The Catcher in the Rye
How we cite our quotes:
When the weather's nice, my parents go out quite frequently and stick a bunch of flowers on old Allie's grave (20.42)
Holden doesn’t actually make the point, but he doesn’t have to: his parents only care about Allie as long as it doesn’t inconvenience them. Visiting the grave when it’s raining? No way.
"You don't like a million things. You don't.
[…] Name one thing."
"I like Allie."
"Allie's dead – You always say that! If somebody's dead and everything, and in Heaven, then it isn't really–"
"I know he's dead! Don't you think I know that? I can still like him, though, can't I? Just because somebody's dead, you don't just stop liking them, for God's sake – especially if they were about a thousand times nicer than the people you know that're alive and all." (22.22-38)
Again, we see that Holden glorifies his dead brother. We don't doubt that Allie was a great person, but Holden, in his dissatisfaction with the existing world, can idealize his brother, instill in him all the values he feels are missing from reality. This, of course, only drives him further into isolation and anger at the people around him.
There was this one boy at Elkton Hills, named James Castle, that wouldn't take back something he said about this very conceited boy, Phil Stabile. […] Stabile, with about six other dirty bastards, went down to James Castle's room and went in and locked the goddam door and tried to make him take back what he said, but he wouldn't do it. I won't even tell you what they did to him – it's too repulsive. […] Finally, what he did, instead of taking back what he said, he jumped out the window. I was in the shower and all, and even I could hear him land outside. […] There was old James Castle laying right on the stone steps and all. He was dead, and his teeth, and blood, were all over the place. […] He had on this turtleneck sweater I'd lent him. (22.30)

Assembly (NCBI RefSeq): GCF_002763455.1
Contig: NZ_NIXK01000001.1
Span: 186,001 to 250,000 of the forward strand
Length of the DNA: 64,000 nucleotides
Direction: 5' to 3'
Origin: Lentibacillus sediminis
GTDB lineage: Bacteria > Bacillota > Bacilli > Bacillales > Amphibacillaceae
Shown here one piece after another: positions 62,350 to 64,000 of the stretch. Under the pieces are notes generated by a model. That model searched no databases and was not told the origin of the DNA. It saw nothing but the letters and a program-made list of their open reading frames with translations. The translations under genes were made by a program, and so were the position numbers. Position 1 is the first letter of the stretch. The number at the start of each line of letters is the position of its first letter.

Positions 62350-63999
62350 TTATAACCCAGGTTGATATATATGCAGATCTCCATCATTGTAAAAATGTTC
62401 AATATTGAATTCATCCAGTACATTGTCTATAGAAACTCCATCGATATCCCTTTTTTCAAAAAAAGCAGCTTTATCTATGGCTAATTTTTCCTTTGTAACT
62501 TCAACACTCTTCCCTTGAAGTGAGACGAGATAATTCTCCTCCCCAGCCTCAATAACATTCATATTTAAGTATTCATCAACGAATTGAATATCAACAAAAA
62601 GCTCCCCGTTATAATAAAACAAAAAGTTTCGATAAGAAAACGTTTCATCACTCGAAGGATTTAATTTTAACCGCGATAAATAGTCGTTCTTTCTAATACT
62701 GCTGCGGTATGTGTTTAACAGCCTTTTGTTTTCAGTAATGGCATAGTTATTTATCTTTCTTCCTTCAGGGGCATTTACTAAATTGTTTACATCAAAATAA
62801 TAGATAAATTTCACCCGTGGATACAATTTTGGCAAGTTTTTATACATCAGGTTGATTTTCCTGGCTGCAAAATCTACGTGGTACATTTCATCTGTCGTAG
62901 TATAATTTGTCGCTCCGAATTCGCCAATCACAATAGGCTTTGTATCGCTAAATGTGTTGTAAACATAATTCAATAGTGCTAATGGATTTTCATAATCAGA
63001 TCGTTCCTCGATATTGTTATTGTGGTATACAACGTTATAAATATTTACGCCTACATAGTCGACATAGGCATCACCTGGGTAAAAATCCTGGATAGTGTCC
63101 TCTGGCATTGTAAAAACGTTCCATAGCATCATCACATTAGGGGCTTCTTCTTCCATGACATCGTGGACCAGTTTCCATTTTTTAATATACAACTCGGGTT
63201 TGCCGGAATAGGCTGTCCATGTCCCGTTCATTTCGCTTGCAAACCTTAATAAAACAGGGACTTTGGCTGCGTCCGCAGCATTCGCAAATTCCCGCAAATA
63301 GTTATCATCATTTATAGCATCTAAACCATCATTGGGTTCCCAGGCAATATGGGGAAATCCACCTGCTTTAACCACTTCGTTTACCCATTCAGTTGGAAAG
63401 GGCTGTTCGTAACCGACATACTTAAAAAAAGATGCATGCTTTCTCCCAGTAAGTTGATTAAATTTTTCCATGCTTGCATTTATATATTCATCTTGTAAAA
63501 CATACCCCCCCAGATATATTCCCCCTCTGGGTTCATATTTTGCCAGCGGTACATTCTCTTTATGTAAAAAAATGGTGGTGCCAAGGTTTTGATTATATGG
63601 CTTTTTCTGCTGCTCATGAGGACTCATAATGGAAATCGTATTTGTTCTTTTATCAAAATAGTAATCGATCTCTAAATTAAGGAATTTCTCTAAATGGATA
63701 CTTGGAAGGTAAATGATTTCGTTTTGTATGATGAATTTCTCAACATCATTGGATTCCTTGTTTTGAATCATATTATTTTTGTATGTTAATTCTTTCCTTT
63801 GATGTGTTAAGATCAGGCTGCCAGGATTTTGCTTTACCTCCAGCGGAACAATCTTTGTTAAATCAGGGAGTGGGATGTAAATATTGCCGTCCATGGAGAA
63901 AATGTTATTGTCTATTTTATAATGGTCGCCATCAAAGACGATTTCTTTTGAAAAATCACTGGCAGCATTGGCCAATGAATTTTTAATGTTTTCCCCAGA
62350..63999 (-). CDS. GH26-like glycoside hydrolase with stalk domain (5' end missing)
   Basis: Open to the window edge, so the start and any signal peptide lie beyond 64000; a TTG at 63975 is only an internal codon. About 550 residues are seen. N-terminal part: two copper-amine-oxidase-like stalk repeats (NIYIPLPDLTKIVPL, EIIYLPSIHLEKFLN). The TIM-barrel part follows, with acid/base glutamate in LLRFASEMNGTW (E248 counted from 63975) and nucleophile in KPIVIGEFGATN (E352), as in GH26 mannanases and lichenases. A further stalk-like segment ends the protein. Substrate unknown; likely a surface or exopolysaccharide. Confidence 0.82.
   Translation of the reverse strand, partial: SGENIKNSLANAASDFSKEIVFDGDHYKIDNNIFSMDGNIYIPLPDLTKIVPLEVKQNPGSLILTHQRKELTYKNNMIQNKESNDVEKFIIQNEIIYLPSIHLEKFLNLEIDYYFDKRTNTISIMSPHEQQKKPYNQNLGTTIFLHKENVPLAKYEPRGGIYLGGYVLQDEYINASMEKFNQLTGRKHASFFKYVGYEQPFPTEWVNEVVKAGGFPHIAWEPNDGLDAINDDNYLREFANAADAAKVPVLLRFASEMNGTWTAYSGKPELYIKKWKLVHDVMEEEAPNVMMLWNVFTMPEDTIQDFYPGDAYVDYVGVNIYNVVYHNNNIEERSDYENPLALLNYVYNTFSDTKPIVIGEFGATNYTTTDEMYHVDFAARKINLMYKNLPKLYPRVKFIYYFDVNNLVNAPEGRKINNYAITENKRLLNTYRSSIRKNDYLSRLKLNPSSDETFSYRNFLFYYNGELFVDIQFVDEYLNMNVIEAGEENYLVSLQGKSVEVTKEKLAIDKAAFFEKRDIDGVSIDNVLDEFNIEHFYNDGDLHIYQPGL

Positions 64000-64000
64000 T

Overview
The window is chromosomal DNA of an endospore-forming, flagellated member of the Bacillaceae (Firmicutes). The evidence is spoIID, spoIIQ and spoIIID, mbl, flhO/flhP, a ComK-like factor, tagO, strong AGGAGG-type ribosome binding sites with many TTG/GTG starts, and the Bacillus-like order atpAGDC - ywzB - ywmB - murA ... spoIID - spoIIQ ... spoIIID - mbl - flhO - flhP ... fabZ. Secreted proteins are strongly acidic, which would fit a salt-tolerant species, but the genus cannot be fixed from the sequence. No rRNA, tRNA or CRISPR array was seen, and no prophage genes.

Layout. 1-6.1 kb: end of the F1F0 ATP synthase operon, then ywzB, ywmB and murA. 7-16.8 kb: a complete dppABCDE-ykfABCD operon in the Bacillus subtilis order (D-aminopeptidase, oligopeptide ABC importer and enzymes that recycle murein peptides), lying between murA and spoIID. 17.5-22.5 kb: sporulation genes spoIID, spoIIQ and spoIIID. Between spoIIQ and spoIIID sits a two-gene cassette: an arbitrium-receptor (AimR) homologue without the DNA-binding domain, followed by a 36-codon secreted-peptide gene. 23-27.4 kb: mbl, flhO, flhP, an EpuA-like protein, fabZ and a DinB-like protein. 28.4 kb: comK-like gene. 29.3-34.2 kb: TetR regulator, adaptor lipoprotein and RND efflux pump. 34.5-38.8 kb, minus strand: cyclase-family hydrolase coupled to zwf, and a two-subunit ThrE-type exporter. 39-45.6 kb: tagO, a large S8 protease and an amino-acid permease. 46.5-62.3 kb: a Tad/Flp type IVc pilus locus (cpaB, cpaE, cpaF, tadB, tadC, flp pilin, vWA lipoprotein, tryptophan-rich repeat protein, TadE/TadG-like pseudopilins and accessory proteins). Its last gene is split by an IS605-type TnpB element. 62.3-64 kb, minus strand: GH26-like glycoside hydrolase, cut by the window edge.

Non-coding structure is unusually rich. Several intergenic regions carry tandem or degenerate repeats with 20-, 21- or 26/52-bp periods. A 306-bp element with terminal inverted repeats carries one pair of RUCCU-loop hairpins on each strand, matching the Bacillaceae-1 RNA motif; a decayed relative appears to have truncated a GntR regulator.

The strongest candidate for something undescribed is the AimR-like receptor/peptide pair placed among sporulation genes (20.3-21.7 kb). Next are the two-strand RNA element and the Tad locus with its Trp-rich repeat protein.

Ouch. Talk about dying for an ignoble cause. Our question: is there a suggestion that Holden understands this attitude—that rather than give in and take back something he knows is true, the kid would kill himself? Isn’t this kind of what Holden is doing—refusing to live peacefully in a phony world?